$ /etc/init.d/oracle status
$ exit
This control script does not only control the Oracle instance(s) on the server, but also controls the Oracle
listener service.
If there are multiple Oracle instances on the server that need to be controlled by this script, their names
(a.k.a. ORACLE_SID's) can be defined in an environment variable ORACLE_SIDS as a space-delimited
list. This is best set up in user 'oracle''s .bash_profile file (assuming that user 'oracle''s preferred shell is
/bin/bash):
$ nano ~oracle/.bash_profile
Add the following line and save the file:
export ORACLE_SIDS="<instance_name1> <instance_name2> etc.."
All instances will now simultaneously be started and stopped through this service control script. If you
only want to control one instance at a time, specify it as a second parameter, e.g.
$ /etc/init.d/oracle start <instance_name2>
The Oracle control script can be set up to be run when the server boots up and to cleanly shut down the
Oracle database when the server shuts down. This is done as follows:
$ su
Password:
$ chkconfig --list 345 --add /etc/init.d/oracle
$ exit
Various X-based utilities exist to view and control all the system services from a graphical front-end, such
as Red Hat Linux's 'serviceconf'.
2. Cannot start up the Oracle database
If the Oracle service control script is not able to start the selected database instance up, there may be a
number of reasons for this, and to fix this would mostly require the assistance of an Oracle DBA. Some
basic remedies are described below.
Ensure that the instance name set in the environment variable ORACLE_SID is correct. If not, correct it in
the file ~oracle/.bash_profile – you should have a line similar to the following:
export ORACLE_SID=<instance_name>
Check that you are can perform the following on the server logged in as user 'oracle':
$ export ORACLE_SID=<instance_name>
$ sqlplus / as sysdba
Connected to an idle instance.
SQL> startup
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If on starting up you get the following error:
ORA-03113: end-of-file on communication channel
or
ORA-24324: service handle not initialized
ORA-01041: internal error. hostdef extension doesn't exist
cause: The cause of this problem is still undetermined.
- then the database's binary server parameter file (SPFILE) may have been corrupted. It can only be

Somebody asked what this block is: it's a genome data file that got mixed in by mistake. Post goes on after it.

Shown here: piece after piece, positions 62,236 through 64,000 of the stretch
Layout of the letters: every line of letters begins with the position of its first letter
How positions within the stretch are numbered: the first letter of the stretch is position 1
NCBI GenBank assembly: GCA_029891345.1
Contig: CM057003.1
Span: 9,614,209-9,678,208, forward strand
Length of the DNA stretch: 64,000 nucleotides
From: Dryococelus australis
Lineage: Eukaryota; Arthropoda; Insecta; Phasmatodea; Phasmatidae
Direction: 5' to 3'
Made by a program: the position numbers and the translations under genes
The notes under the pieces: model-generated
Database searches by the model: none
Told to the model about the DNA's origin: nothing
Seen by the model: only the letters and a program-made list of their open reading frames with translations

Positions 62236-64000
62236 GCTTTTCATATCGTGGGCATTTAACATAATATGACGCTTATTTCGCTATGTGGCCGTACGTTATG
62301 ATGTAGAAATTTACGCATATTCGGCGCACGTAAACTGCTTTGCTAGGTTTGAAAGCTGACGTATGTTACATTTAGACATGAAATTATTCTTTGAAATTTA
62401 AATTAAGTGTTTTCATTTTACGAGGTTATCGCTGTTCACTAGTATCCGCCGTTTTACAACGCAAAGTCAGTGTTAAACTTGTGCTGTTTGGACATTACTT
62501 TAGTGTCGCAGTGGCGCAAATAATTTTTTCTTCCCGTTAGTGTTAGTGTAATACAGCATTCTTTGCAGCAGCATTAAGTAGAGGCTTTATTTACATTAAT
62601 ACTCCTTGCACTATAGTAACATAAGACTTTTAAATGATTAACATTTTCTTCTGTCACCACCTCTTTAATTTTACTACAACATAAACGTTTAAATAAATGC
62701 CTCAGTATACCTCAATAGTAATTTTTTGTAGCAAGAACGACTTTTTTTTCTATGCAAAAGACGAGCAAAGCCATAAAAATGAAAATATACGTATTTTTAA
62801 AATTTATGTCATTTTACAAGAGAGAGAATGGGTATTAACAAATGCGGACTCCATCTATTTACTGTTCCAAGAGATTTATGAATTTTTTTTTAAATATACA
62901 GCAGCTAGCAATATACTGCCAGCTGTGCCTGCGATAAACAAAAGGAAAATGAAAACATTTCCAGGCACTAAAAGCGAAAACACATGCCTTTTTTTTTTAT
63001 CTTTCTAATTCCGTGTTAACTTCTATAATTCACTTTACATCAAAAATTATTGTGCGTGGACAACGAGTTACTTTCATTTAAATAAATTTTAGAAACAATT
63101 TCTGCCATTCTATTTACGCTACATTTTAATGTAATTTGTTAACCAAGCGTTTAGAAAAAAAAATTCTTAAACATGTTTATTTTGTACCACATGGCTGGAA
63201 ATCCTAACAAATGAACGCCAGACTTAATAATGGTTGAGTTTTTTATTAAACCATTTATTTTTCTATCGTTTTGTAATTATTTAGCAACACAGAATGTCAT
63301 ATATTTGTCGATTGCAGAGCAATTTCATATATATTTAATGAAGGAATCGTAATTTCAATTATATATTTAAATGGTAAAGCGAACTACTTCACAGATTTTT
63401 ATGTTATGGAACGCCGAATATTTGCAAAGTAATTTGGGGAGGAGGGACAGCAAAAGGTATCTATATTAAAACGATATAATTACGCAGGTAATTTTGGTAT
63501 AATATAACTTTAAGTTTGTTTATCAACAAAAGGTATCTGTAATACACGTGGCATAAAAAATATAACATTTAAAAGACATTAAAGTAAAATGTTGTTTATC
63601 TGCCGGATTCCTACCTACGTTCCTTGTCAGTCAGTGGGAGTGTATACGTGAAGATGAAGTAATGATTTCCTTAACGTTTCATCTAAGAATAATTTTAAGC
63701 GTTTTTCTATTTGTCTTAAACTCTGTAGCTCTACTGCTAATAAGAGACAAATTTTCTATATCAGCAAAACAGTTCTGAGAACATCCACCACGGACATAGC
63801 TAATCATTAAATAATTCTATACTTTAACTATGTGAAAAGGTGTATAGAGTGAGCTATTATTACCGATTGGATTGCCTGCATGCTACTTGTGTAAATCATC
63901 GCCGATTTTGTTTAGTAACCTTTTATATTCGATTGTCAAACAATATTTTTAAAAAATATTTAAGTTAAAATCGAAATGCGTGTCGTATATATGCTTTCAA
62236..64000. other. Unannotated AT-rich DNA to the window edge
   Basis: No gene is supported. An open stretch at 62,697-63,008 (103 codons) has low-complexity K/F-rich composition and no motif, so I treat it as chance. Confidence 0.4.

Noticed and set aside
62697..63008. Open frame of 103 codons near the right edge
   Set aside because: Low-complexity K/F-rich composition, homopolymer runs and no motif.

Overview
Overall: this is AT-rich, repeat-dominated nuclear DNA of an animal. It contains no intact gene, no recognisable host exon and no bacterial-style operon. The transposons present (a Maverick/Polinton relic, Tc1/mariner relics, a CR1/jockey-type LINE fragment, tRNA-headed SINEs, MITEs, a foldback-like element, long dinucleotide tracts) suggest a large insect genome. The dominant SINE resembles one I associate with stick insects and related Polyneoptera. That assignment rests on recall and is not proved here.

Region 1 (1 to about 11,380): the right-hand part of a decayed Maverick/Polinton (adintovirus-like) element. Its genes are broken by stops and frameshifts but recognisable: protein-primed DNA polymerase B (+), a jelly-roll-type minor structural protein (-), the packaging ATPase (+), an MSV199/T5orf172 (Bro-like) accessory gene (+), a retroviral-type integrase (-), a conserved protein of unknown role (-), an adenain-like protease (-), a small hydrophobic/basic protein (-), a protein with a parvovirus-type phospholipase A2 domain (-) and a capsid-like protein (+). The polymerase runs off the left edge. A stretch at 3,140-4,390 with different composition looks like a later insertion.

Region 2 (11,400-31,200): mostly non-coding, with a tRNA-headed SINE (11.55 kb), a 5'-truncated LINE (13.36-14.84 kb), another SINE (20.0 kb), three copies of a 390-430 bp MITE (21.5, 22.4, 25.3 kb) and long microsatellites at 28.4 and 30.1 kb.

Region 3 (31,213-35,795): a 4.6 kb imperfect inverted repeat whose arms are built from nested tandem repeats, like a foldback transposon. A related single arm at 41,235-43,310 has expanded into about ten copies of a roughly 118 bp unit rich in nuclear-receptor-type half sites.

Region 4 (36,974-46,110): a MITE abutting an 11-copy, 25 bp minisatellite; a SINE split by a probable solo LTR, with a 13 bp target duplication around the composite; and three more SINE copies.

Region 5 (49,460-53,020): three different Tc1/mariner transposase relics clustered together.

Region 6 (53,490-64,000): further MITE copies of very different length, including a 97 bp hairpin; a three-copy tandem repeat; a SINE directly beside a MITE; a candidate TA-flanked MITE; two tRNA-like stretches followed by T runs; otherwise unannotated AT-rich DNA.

fixed by regenerating it.
Verify that the text-version of the database's parameter file (PFILE) is intact. This file usually resides in
/u01/app/oracle/admin/<instance_name>/pfile/init<instance_name>.ora.
Start the database up using this PFILE:
$ sqlplus / as sysdba
SQL> startup pfile=/u01/app/oracle/admin/.../init<instance_name>.ora.
If the instance does not start up, then the content of the PFILE file is incorrect.
Regenerate the SPFILE:
SQL> create spfile from pfile;
File created.
Restart the database, this time without having to specify the PFILE:
SQL> shutdown immediate
ORACLE instance shut down.
SQL> startup
ORACLE instance started.
3. Oracle system commands do not work
System commands that begin with 'alter system...' and can normally only be executed by the Oracle
system user, 'sys'. Either log on as user ‘sys’ or grant alter system commands to the user that you have in
mind.
Note that if a system command produces the error:
ORA-27046: file size is not a multiple of logical block size
- then the SPFILE may be corrupted. Refer to the previous item for a remedy.
4. Cannot connect to remote database
Although it is possible to connect to the database on the server through a given schema, when attempting
to connect from a remote client an error is displayed. In all cases, do the following:
•
Check that the Oracle client software has been installed and that a path exists to the bin-directory
in which sqlplus.exe and tnsping.exe reside.
•
The tnsnames.ora file in the Oracle client installation's network/admin- directory should contain
valid references the database and the server that it runs on.
•
If there are multiple Oracle client installations on the client with that own tnsnames.ora files,
remove any doubt for the time being by keeping them identical.
•
Check that the Oracle server is running by pinging it: